Take the 2-minute tour ×
Stack Overflow is a question and answer site for professional and enthusiast programmers. It's 100% free, no registration required.

I am trying to set up a build system using CMake for a moderately sized project which is made of several smaller projects, some of which have been developed externally. The directory structure I would like is something like this:


basedir

  |--libA
  |     |-src   ( .cxx, source files )
  |     |-libA  ( header files, such that #include statements are "libA/headerA.h" )
  |     |-bin   ( executable, binary, object files )
  |     |-build ( CMake output, makefiles, platform specific stuff, not in CVS/SVN )
  |     |-CMakeLists.txt
  |
  |--libB
  |     |-- ..similar structure

I think of libA and libB as separate projects. Potentially, libA's configuration would also describe linking to external libraries (like libxml2, etc) and set up appropriate link options and include paths for those packages. I would like to have libB depend on libB and be able to grab a set of macros to automatically append into, for example, it's LD_LIBRARY_PATH, INCLUDES variables, etc... such that it can link appropriately against libA and all that libA needs in a scalable manner.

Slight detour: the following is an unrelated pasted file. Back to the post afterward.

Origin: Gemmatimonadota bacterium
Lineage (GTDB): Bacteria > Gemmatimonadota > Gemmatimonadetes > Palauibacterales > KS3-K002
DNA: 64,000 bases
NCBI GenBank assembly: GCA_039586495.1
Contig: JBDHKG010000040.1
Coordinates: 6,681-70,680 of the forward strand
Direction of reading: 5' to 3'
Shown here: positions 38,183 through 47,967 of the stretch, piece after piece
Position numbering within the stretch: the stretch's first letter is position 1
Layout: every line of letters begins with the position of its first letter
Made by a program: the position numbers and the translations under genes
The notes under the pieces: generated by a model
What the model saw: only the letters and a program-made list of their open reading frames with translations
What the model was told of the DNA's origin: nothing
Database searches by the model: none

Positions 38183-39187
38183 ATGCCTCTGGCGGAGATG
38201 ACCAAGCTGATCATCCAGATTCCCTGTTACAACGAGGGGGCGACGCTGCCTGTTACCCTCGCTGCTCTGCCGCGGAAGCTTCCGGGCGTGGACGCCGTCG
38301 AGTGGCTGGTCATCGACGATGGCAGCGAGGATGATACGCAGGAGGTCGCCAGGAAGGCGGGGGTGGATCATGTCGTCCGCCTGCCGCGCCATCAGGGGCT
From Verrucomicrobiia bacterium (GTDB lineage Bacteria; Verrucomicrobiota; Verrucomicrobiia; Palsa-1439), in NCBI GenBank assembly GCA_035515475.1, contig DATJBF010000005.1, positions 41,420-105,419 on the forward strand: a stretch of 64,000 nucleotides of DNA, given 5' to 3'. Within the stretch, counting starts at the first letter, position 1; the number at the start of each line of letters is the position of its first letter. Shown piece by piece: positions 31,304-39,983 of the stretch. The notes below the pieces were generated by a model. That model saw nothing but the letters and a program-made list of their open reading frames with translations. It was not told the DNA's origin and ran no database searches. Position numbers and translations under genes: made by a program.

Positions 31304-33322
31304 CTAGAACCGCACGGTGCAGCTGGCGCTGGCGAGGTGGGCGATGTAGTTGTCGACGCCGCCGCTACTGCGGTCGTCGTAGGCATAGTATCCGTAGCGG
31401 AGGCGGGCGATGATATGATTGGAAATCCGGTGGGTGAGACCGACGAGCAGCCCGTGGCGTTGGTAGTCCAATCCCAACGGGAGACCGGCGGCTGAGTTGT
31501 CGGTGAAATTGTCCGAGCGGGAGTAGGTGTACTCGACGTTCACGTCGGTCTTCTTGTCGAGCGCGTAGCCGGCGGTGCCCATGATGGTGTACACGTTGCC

I have worked with another configuration management tool which did this very well, but isn't becoming an industry standard and so would like to move to cmake. I haven't seen a good example of how CMake handles these interdependencies -- anyone know of a good starting place? Do I need to just 'include($(CMAKE_MODULES_PATH) libA/CMakeLists.txt)' or is there another file I need to create. Thanks.

share|improve this question

1 Answer 1

Not sure if this is what you're looking for, but creating a libAConfig.cmake as described here (http://www.cmake.org/Wiki/CMake/Tutorials/How_to_create_a_ProjectConfig.cmake_file) might do the trick.

share|improve this answer

Your Answer

 
discard

By posting your answer, you agree to the privacy policy and terms of service.

Not the answer you're looking for? Browse other questions tagged or ask your own question.